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Land Rover researches off-road autonomous possibilities. Image by JLR.

Land Rover researches off-road autonomous possibilities
Sensors and cameras mean Land Rovers of the future could off-road all by themselves.
<< earlier Land Rover article     later Land Rover article >>

 


News homepage -> Land Rover news

What's all this about?

Land Rover wants to bring autonomous cars to market. But not just ones that can follow the path of the M6. These should be self-driving off-road too.

Not a lot of lane markings to follow in the wilderness of the Scottish Highlands, are there?

No indeed, but the technology Land Rover was showing off - still some way from market, mind - uses lots and lots of sensors and clever software.

What have we got, then?

Surface Identification and 3D Path Sensing uses camera, ultrasonic, radar, and light detection, along with ranging (lidar) sensors to give the car a 360-degree view of the world around it. These are such impressive items that they can determine surface characteristics down to the width of a tyre, even in rain and falling snow, so that the Landie (or Rangie) can pick its way through the scenery with ease. It scans up to five metres ahead of the car and also looks for overhead problems, like overhanging tree branches or, er... car park barriers (not a lot of those in the wild, but we digress...) and avoid them or stop and give its driver a warning if the car is over-height. And you can even programme in lifestyle items like roof boxes and bicycles, so it knows precisely how tall the car is.

Nice. What else is there?

Terrain-Based Speed Adaption uses cameras to sense bumpy terrain, including washboard roads, potholes and standing water, and then does some sort of arcane calculation based on various indecipherable algorithms to work out what will be the most comfortable speed, in terms of ride quality, at which to traverse such terrain.

What if I'm adventuring with a friend in a similar LR product?

You're in luck. Dedicated Short Range Communications uses vehicle-to-vehicle (V2V) comms so that DSRC-equipped cars can talk to one another. The system shares information including vehicle location, wheel-slip, changes to suspension height and wheel articulation, as well as All-Terrain Progress Control (ATPC) and Terrain Response settings instantly between the two (or more) Land Rover machines, forming an Off-Road Connected Convoy that follows very neatly in the tyre treads of a lead car through hostile landscapes.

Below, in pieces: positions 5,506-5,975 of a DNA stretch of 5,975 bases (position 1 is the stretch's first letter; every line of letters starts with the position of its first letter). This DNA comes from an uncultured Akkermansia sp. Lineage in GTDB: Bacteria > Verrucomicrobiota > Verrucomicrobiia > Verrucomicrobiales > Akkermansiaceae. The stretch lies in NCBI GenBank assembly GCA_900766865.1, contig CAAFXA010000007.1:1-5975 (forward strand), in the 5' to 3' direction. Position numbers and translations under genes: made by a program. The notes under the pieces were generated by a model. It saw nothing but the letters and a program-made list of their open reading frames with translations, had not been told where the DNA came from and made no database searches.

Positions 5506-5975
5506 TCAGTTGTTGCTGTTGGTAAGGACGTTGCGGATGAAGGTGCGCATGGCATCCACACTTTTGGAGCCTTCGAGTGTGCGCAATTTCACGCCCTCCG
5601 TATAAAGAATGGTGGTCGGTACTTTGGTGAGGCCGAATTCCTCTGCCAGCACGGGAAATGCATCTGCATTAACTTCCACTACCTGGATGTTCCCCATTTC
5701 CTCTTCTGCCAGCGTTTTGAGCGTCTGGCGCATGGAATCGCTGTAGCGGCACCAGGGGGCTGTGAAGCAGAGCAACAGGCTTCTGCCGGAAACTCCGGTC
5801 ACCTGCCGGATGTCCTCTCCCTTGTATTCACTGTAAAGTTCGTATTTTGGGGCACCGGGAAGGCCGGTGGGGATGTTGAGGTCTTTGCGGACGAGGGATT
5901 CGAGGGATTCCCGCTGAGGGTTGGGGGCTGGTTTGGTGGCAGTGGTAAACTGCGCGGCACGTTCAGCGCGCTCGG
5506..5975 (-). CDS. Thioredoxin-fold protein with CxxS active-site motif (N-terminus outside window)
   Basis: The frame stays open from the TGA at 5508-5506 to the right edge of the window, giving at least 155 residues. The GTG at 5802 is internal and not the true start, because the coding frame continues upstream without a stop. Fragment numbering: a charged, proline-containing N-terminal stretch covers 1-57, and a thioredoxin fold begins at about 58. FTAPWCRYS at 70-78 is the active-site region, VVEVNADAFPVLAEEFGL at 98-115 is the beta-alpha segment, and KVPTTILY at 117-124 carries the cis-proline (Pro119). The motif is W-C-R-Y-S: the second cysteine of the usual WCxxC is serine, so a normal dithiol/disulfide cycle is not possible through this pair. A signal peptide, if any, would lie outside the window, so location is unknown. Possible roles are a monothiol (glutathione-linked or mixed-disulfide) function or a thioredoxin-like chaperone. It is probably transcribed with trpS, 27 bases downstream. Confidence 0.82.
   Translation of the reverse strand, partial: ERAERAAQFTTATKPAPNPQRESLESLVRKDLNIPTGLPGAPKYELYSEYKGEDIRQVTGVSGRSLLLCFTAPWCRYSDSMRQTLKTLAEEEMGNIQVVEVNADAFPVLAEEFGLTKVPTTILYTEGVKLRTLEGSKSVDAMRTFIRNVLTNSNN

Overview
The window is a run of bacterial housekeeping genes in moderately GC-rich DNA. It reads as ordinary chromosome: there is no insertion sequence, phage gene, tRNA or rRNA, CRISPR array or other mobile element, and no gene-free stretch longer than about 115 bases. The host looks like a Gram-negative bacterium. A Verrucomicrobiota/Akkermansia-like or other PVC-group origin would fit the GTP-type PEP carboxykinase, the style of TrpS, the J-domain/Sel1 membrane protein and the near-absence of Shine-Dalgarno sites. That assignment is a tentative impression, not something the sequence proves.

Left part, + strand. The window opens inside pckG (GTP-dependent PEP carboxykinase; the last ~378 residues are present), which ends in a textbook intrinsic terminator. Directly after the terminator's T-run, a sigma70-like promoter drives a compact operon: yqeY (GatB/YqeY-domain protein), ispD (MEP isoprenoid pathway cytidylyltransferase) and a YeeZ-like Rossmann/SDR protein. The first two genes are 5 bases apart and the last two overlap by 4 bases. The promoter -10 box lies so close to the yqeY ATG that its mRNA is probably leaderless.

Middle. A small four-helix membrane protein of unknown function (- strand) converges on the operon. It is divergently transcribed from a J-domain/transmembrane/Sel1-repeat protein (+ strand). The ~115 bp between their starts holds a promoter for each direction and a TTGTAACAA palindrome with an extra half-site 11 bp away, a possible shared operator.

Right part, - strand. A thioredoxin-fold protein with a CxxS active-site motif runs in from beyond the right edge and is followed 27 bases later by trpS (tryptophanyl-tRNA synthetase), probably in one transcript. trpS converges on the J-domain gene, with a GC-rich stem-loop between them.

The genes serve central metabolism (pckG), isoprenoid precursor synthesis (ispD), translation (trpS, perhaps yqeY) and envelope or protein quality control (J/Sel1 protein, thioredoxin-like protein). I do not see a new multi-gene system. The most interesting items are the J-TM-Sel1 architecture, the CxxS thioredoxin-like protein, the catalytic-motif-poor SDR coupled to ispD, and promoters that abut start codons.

This all sounds very clever. What else does Land Rover say?

We know these technologies are not due out in the next six months, but we could be looking at the sooner rather than later. Tony Harper, head of research for Jaguar Land Rover, said: "Our all-terrain autonomy research isn't just about the car driving itself on a motorway or in extreme off-road situations. It's about helping both the driven and autonomous car make their way safely through any terrain or driving situation. We don't want to limit future highly automated and fully autonomous technologies to tarmac. When the driver turns off the road, we want this support and assistance to continue. In the future, if you enjoy the benefits of autonomous lane keeping on a motorway at the start of your journey, we want to ensure you can use this all the way to your destination, even if this is via a rough track or gravel road."



Matt Robinson - 12 Jul 2016


Jaguar Land Rover demonstrates all-terrain self-driving research. Image by JLR.Jaguar Land Rover demonstrates all-terrain self-driving research. Image by JLR.Jaguar Land Rover demonstrates all-terrain self-driving research. Image by JLR.Jaguar Land Rover demonstrates all-terrain self-driving research. Image by JLR.Jaguar Land Rover demonstrates all-terrain self-driving research. Image by JLR.

Jaguar Land Rover demonstrates all-terrain self-driving research. Image by JLR.Jaguar Land Rover demonstrates all-terrain self-driving research. Image by JLR.   








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